Skalde writes her thoughts on pieces of paper, making new discoveries and revelations, and finding scraps with which to understand her limited world.
Her mother Edith tells her little, preferring the solitude of her room. Their house is full of silence, and secrets.
Skalde has only ever known life with her mother, rarely crossing the boundaries of their plot of earth to visit neighbors, and never leaving their zone. Skalde has never even seen blue in the sky—their region has been plagued by fog for as long as she can remember. Their terrain is dry and burning, and Edith and their neighbors cling to the memories of what once was: snow and rain, green grass and trees ripe with fruit.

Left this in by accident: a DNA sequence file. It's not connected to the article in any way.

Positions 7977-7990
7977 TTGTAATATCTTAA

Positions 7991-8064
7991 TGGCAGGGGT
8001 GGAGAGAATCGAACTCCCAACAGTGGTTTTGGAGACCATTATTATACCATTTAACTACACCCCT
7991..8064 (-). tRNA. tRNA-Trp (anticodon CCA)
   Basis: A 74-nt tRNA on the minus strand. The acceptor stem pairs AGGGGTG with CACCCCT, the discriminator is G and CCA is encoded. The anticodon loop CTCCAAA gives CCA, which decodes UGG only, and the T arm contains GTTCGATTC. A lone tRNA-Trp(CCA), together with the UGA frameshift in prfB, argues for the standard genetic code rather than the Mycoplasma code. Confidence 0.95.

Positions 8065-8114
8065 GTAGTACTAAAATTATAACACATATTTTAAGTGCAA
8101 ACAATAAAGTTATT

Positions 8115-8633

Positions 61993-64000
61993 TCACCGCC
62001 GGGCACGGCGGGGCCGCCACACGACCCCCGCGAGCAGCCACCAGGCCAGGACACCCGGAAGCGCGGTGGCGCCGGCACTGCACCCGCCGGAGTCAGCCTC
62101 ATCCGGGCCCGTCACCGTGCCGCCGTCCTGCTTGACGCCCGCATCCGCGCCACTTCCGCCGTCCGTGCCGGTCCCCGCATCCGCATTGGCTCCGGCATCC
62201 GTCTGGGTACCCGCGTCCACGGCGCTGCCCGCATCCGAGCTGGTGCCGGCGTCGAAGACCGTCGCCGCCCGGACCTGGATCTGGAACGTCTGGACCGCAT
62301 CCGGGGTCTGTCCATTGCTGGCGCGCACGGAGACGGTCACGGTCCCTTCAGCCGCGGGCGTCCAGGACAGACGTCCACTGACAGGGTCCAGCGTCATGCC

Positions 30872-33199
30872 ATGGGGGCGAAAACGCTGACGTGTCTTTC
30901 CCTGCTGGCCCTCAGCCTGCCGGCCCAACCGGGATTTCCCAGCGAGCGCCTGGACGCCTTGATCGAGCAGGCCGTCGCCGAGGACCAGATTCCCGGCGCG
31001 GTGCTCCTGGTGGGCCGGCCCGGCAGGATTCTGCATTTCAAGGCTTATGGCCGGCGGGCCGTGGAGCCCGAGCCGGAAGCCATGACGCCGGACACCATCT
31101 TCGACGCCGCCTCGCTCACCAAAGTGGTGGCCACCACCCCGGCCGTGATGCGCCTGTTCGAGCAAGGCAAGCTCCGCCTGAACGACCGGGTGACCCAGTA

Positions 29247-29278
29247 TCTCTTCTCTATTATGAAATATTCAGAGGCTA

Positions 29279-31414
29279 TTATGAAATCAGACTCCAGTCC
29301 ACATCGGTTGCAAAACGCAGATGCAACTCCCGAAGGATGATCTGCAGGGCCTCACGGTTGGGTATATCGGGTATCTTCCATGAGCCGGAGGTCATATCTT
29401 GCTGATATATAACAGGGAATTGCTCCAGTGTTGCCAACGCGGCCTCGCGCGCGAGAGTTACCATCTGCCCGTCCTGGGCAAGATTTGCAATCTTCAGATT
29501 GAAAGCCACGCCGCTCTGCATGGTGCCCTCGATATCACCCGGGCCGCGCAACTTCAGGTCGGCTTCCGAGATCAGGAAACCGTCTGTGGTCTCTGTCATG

When a girl called Meisis arrives, from where no one knows, Skalde goes against Edith’s wishes by bringing her in. Meisis’s arrival doesn’t simply mean that Skalde has someone to care for or a friend, it means there has been a serious breach in security for the area.
Beautifully written in immersive, spare prose, Helene Bukowski’s debut novel is about what it means to be a mother at the end of the world, about living with the impacts of climate change, and the way we view “outsiders.” Jen Calleja’s translation from German is a lively rendition of this modern-day fairytale, where each moment witnessed and word uttered is weighted with importance in the quiet, sparse world of these characters living on the brink.